**FIVE-ALARM, ATOMIC-WEDGIE UPDATE posted August 2022** The state has CLOSED Indian Brook Falls indefinitely (perhaps forever?), due to the trail getting washed out in a storm, and the dire parking situation (documented in the update right below this one). Constitution Marsh is still open, if you can figure out how to get to it without a parking lot. Sad situation here. More details in this article from the Highlands Current: State Closes Indian Brook Falls. Sigh.
**SUPER-IMPORTANT, SHOWSTOPPING UPDATE posted September 2020** Please see the comments below about the recent closure of the parking area for Constitution Marsh. There is currently NO PARKING LOT for this hike! I hope to have a better update in the future, but for now, you’ll need to hike elsewhere, or find a way to walk/bike here.
Parking predicament: With only eight legal parking spots at this popular site and frequent enforcement applied to those who make up their own spots, Constitution Marsh has made the very reasonable request for folks to PLEASE not illegally swim at Indian Brook Falls while taking up a parking spot at Constitution Marsh. The falls are unaffiliated with Constitution Marsh, and the visitor’s center lets visitors park here to visit the falls out of the goodness of their hearts – a goodness that you will be testing if you leave your car parked here all day while enjoying an illegal frolic. Please help to keep things as harmonious as possible out here, and be courteous to your fellow nature lovers – visit the falls, take some pictures (pictures which hopefully won’t be ruined by other people treating this place like Splashdown Beach) and head on down to check out the one-of-a-kind boardwalk at Constitution Marsh. Thanks for being awesome! (And please see this comment from the park manager at Hudson Highlands State Park for a 2019 update.)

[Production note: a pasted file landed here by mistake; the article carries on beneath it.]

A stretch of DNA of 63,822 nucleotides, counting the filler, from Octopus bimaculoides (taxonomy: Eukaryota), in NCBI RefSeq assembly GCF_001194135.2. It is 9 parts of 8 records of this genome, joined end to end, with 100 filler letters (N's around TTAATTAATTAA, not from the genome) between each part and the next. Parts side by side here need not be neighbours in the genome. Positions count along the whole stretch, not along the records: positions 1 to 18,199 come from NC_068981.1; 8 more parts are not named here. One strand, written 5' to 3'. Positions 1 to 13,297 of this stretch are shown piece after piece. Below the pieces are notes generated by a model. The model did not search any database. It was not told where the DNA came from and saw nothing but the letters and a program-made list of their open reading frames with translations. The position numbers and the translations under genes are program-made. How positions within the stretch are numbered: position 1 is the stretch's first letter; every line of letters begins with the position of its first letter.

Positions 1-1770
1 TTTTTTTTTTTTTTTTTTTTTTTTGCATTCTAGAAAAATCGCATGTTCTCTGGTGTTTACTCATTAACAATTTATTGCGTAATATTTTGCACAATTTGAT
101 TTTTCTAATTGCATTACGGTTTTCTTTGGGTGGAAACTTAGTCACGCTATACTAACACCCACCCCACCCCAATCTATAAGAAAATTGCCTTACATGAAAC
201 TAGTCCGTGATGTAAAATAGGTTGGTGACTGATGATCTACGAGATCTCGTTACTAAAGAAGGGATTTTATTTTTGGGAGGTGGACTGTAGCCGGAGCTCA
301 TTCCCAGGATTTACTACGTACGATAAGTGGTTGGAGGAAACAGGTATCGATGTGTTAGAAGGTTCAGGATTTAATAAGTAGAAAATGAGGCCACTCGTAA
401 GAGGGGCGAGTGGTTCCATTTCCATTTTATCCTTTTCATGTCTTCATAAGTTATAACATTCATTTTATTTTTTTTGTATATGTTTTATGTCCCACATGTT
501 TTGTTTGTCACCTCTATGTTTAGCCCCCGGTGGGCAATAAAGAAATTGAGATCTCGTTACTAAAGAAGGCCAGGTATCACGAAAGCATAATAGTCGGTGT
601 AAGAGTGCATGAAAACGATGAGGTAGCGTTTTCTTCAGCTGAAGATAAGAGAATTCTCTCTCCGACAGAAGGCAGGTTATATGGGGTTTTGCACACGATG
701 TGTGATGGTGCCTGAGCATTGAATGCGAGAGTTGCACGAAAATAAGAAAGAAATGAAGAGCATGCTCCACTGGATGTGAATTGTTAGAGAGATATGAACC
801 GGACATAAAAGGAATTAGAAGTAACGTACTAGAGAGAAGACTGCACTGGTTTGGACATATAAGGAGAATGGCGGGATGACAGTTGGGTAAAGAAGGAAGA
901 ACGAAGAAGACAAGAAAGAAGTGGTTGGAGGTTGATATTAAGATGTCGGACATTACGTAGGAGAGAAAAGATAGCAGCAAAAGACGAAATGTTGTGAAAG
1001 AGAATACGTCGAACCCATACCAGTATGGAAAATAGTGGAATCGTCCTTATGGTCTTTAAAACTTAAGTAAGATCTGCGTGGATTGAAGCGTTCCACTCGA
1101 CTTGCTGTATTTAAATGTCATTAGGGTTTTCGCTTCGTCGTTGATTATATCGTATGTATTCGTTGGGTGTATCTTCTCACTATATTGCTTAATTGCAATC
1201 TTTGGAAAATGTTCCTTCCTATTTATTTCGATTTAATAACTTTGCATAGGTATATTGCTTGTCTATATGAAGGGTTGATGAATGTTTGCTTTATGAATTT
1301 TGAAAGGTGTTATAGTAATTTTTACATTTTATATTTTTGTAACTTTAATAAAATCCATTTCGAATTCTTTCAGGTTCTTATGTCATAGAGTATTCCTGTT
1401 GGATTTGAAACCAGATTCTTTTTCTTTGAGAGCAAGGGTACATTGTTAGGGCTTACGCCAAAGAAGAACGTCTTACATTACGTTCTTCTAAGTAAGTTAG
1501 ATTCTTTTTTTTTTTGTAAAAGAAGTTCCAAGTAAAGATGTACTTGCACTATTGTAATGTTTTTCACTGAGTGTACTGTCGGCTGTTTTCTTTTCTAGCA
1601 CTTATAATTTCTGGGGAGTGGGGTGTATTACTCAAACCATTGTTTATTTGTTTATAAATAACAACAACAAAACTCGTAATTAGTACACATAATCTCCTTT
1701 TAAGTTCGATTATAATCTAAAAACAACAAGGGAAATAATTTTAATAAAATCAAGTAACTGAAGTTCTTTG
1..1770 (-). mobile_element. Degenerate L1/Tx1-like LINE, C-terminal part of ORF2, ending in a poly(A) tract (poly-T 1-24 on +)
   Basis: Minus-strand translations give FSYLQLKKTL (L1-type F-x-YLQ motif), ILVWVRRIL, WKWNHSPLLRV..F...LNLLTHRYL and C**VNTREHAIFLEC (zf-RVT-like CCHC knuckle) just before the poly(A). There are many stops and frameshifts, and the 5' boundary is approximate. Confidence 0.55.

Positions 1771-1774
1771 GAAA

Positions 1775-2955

Pooch proclivity: No doggies allowed at the marsh. If you want to take your dog to a boardwalk, you might have to go to the Jersey Shore instead.
Background you can feel free to skip: I wonder if the residents of Cold Spring know how good they have it. There are no fewer than four really nice hikes within a couple miles of the town center, and that’s if you count Constitution Marsh and Indian Brook Falls as one (the others are Breakneck Ridge, Bull Hill and Little Stony Point, and there are more around).
This hike is great if you just want to get out into nature, but don’t have a whole lot of time or energy to burn. It also makes a nice appetizer for a bigger hike in the area, like Breakneck Ridge or Bull Hill.
According to the sign as you enter Constitution Marsh, this is an Important Bird Area.
As you wander out onto the boardwalk, taking in the views of Storm King and Breakneck Ridge dipping down to meet the river as endless acres of rushes sway in the breeze in-between, please take a moment to say hello to the Important Ducks.
“Good afternoon, Important Duck,” is the kind of greeting they’re accustomed to. Let’s not commit any social blunders out there, folks.
Otherwise, just enjoy the beautiful waterfall and the pleasant stroll over some small hills and rocks out to the marsh boardwalk, which really is a one-of-a kind place.
There are plenty of worse ways to spend an afternoon. I’m not immediately thinking of too many that are better.
1. Let’s visit the waterfall first, since it’s a nice warm-up that gives an immediate payoff.